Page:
Citations are extracted by the CitEc Project, subscribe to its RSS feed for this item.
as in new window

Cited by:
  1. Jochen Hartwig, 2009. "D and Z in ROPE – Will the Real Keynes Please Stand Up?," KOF Working papers 09-243, KOF Swiss Economic Institute, ETH Zurich.
  2. M. G. Hayes, 2008. "Keynes's Z function: a reply to Hartwig and Brady," Cambridge Journal of Economics, Oxford University Press, vol. 32(5), pages 811-814, September.
  3. Jochen Hartwig, 2014. "“Relative Movements of Real Wages and Output” – How does Keynes’s 1939 essay relate to his Principle of Effective Demand?," KOF Working papers 14-355, KOF Swiss Economic Institute, ETH Zurich.
  4. Jochen Hartwig, 2013. "Effective Demand: Securing the Foundations," Review of Political Economy, Taylor & Francis Journals, vol. 25(4), pages 672-678, October.

Lists

This item is not listed on Wikipedia, on a reading list or among the top items on IDEAS.

Statistics

Access and download statistics

Corrections

When requesting a correction, please mention this item's handle: RePEc:kof:wpskof:04-95. See general information about how to correct material in RePEc.

For technical questions regarding this item, or to correct its authors, title, abstract, bibliographic or download information, contact: ().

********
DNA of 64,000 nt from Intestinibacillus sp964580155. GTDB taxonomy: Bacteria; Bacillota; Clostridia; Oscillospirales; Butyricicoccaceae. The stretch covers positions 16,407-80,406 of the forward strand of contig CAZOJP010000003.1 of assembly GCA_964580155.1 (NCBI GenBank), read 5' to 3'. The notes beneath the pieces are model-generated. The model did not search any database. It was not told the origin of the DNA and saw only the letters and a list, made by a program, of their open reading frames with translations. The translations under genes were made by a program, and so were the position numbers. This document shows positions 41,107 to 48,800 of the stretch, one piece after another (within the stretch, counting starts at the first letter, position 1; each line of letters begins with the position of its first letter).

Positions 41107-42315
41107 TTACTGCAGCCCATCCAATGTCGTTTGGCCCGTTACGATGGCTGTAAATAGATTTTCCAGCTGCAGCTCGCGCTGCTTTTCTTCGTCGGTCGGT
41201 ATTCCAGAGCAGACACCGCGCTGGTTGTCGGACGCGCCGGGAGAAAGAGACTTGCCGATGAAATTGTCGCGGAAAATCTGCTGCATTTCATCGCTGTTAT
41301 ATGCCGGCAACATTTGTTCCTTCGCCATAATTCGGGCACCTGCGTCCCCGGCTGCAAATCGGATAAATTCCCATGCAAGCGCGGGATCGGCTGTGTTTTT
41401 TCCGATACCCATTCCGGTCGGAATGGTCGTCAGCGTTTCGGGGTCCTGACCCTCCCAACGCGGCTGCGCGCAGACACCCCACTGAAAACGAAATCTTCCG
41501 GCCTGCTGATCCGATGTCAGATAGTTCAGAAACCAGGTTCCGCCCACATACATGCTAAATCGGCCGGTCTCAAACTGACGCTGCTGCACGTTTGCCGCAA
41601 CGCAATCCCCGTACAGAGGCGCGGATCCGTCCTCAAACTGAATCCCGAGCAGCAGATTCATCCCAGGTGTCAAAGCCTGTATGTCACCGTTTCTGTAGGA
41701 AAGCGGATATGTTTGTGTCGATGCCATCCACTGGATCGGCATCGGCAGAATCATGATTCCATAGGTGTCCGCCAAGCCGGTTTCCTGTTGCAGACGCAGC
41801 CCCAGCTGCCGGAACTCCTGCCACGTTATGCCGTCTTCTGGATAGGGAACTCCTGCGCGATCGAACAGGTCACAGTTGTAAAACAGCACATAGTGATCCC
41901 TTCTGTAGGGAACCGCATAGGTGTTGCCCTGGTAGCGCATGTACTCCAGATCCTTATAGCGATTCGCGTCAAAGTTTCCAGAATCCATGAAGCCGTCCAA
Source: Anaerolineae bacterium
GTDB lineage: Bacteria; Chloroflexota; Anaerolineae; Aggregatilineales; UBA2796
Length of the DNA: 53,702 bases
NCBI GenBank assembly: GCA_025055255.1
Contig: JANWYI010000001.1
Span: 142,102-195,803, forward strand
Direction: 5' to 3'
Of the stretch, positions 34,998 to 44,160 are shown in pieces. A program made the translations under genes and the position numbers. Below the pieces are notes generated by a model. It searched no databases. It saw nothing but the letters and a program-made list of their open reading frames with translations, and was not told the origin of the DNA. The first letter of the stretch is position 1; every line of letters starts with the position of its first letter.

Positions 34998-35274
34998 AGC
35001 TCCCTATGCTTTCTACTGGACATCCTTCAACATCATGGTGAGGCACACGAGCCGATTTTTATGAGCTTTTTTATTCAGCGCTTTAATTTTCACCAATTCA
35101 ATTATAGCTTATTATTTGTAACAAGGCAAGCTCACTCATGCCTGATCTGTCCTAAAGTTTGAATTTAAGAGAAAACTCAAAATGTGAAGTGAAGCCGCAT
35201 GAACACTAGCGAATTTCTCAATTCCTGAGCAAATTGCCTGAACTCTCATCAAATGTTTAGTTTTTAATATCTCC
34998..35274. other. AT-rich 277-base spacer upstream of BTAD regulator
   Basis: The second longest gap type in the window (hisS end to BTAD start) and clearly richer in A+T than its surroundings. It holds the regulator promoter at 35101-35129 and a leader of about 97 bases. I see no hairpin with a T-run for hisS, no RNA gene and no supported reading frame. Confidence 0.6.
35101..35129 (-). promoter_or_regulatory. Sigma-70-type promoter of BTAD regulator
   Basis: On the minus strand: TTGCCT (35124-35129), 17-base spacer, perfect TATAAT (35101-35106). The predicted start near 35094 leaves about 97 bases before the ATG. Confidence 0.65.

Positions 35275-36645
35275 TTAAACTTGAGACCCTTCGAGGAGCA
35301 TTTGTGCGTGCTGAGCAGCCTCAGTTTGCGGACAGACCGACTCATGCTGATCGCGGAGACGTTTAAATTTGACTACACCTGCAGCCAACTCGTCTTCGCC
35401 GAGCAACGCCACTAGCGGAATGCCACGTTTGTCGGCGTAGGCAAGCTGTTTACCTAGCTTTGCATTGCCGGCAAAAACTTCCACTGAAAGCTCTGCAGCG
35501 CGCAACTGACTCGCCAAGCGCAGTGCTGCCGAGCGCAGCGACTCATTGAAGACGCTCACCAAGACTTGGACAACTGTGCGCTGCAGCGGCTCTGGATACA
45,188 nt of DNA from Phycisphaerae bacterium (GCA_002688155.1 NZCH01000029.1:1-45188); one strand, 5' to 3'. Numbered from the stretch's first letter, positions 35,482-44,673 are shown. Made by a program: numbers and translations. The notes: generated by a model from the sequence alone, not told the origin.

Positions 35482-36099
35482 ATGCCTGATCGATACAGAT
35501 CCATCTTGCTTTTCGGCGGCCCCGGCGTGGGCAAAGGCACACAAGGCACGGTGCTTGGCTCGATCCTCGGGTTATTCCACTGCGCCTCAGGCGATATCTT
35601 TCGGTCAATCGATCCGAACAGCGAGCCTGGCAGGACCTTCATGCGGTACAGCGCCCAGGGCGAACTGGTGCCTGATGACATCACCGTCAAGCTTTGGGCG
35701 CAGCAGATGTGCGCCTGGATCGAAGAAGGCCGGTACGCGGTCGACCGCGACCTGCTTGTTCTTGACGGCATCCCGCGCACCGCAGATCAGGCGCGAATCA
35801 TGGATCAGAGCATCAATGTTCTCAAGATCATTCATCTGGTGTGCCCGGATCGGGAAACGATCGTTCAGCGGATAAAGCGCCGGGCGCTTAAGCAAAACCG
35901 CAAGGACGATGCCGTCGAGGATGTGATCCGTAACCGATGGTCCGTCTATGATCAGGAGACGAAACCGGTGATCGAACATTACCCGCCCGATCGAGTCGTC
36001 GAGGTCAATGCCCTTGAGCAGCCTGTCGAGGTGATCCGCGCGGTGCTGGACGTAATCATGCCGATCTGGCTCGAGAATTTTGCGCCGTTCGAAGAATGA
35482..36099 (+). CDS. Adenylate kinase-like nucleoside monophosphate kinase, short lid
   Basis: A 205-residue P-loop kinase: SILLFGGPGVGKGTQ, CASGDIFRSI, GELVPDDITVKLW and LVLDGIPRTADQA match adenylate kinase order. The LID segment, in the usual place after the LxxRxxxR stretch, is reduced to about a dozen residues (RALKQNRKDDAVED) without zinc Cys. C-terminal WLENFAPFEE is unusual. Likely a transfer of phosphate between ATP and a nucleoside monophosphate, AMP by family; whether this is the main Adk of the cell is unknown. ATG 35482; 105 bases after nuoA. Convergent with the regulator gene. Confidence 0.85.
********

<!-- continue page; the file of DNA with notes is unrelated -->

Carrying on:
If you have authored this item and are not yet registered with RePEc, we encourage you to do it here. This allows to link your profile to this item. It also allows you to accept potential citations to this item that we are uncertain about.

If references are entirely missing, you can add them using this form.

If the full references list an item that is present in RePEc, but the system did not link to it, you can help with this form.

If you know of missing items citing this one, you can help us creating those links by adding the relevant references in the same way as above, for each refering item. If you are a registered author of this item, you may also want to check the "citations" tab in your profile, as there may be some citations waiting for confirmation.

Please note that corrections may take a couple of weeks to filter through the various RePEc services.